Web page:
“Look at all the lights,” I gasped as we walked through downtown.
“And all the colors,” Cody continued, looking up.
“Oh, Cody, look!” I grasped his hand in my excitement at a spinning wheel of light and a few fireworks.
Cody glanced down at me. He wasn’t angry, just a little surprised. Then he smiled.
I had loosened my grip in my embarrassment, but he tightened his around mine comfortingly. I smiled back and held on to his hand.
We found a bench to sit on as we watched the fireworks. A small breeze was flitting through the air. I shivered.
“You cold?” Cody asked.
“Just a bit,” I responded. Neither of us had brought jackets, so Cody began putting his arm around me. He paused a second and looked at me, I supposed to make sure I wasn’t appalled. I guessed he saw I was alright with it because he put his arm around me and pulled me in.
“See the violet firework over there?” Cody pointed over the treetops and buildings to a big firework. “Didn’t you say violet was your favorite color?”
“Yeah,” I responded, looking at the brilliantly colored firework. Its long fingers grasped the air as it faded into the night sky. I rested my head on Cody’s shoulder as we watched. “This is really nice,” I said quietly to myself, not thinking he could hear me.
“Yeah, it is,” he responded.
Cody’s hand was resting on his leg, his fingertips gently brushing mine. Without thinking, I slid my hand closest to his across my lap and laid it on his. When the common sense in me realized what I’d done, I blushed wildly and almost drew back.
Sarah slid her hand over to mine. She laid her hand on mine, and I could feel that she instantly regretted it. I wasn’t sure what I should do to show her that I really appreciated the gesture.
I took my hand out from under hers and picked her hand up. I ran my thumb along the side of her hands. They were so soft and delicate. I slowly intertwined our fingers; I could feel Sarah’s heart beating fast, so I sat still for a while, just taking in the moment and really realizing that I loved her.
Sarah’s breathing became slower and uniform as I continued to watch the fireworks. I assumed she was asleep, but I didn’t mind. I wondered what she had been struggling with. I wanted to help her.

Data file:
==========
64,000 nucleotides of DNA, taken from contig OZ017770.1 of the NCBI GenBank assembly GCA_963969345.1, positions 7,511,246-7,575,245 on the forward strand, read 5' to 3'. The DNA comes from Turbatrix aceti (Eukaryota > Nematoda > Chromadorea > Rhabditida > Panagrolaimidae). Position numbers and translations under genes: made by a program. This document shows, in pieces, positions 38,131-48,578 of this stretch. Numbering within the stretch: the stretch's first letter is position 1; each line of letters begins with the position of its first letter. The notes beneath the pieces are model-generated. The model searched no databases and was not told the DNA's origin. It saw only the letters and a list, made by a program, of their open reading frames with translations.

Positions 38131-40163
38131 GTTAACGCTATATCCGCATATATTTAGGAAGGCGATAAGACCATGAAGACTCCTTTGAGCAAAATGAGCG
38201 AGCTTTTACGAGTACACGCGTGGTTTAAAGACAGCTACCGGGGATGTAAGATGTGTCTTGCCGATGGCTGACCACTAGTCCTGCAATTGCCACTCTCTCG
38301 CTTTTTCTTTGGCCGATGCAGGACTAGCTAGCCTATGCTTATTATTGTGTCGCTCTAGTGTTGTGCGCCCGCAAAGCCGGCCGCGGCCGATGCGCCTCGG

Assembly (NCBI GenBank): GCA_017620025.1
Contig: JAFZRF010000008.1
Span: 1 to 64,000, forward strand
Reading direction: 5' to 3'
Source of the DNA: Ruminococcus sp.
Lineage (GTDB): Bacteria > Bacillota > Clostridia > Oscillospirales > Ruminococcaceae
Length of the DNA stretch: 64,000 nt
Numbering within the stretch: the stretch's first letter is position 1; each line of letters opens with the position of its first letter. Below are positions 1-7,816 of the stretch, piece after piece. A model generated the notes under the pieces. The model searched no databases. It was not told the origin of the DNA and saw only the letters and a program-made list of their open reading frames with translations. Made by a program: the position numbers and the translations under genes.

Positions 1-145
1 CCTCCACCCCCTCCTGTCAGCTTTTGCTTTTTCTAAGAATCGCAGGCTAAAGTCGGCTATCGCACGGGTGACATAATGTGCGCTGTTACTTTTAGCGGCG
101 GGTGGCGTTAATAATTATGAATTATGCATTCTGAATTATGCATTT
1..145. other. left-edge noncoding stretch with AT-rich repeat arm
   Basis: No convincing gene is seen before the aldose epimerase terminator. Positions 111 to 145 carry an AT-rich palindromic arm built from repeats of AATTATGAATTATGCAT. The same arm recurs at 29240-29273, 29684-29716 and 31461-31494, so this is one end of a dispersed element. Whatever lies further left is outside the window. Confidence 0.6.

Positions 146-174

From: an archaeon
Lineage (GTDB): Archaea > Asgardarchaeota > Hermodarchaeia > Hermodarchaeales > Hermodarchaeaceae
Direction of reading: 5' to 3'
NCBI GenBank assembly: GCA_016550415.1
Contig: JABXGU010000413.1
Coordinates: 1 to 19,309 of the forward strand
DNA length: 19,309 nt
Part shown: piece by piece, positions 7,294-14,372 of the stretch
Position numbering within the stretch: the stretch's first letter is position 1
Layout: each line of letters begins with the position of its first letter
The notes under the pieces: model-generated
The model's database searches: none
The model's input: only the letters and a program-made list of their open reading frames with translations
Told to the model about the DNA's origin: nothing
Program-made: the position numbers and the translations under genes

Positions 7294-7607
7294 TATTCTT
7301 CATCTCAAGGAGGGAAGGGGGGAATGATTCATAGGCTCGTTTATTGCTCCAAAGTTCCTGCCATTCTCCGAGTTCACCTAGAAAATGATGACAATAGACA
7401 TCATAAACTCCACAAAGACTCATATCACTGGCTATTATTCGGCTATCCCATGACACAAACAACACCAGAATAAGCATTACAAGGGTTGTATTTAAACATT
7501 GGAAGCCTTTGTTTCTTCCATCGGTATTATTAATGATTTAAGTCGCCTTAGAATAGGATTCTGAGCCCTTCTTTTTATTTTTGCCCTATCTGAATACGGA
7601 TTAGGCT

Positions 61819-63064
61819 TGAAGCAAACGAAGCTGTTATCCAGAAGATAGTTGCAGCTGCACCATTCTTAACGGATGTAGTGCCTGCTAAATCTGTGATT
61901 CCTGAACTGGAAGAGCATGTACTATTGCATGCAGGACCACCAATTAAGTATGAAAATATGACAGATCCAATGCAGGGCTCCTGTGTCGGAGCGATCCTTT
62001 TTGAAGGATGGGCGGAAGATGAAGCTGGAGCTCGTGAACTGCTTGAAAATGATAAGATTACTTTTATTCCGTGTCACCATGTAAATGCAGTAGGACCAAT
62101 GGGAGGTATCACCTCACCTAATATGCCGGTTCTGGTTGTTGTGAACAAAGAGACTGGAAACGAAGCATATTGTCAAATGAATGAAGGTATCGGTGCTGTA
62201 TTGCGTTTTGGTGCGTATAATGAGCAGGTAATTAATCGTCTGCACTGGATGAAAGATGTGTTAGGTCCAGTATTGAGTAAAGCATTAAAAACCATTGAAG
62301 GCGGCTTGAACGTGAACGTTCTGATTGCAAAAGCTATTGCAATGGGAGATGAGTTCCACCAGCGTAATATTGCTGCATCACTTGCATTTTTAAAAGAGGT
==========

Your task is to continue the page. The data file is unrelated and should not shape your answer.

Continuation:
I felt her shudder and her breath sharpened.
“Sarah,” I whispered. “Sarah, are you alright?”
She didn’t answer. I guessed it was because she was asleep, but I was a little worried.
“Sarah, wake up,” I whispered again, rocking her gently. She stretched, letting go of my hand and straightening up.
“Hey, you fell asleep,” I said, smiling at her groggy look and frizzed hair.
She opened her eyes wider. “Oh, I’m really sorry, I’m just exhausted. Maybe we should head back now.”
I nodded and we stood up. She still seemed a little sleepy so I slipped her arm through mine and she leaned on me as we walked back to our apartment.
I walked up to the second floor with her and to her door. I waited while she unlocked her door so I knew she was safely inside.
“Thanks, Cody,” she smiled, leaning against the doorframe. “I really had a great time today.”
“No problem,” I grinned back. “Thank you too. I really enjoyed myself.”
Sarah was looking at me with something in her big eyes that I hadn’t seen before.
“What,” I laughed. “Do I have something in my teeth?”
Giggling, Sarah said, “No, I just think I’m in love with you.” Immediately, she blushed and looked down. “I’m sorry, I didn’t mean to say that.”
“No, no, it’s alright,” I responded quickly, stepping forward. “I feel the same.”
Sarah looked back up at me. Her blush faded, leaving a rosy tint in her dark cheeks. “I’m glad. Well, I’ll see you tomorrow?”
I nodded. “Goodnight,” I said, turning to walk down the hall.
“Goodnight,” she replied.
I started walking down the hall, but something was tugging my heart. I turned around. Sarah was still standing in her doorway. She stepped forward, and so did I, and she ran down to meet me.
Sarah flung her arms around my neck, and I wrapped my arms around her body. Her sweet lips met mine, sending waves of joy throughout my body.
His arms held me tightly against him. I felt so safe in his embrace as he kissed me. His strong hands trailed down my back as I kissed him back.
I leaned back in his grasp to look at his beautiful eyes. “I love you,” I whispered.
He leaned his face into mine. I felt his warm breath blow across my face as he responded.
“I love you too.”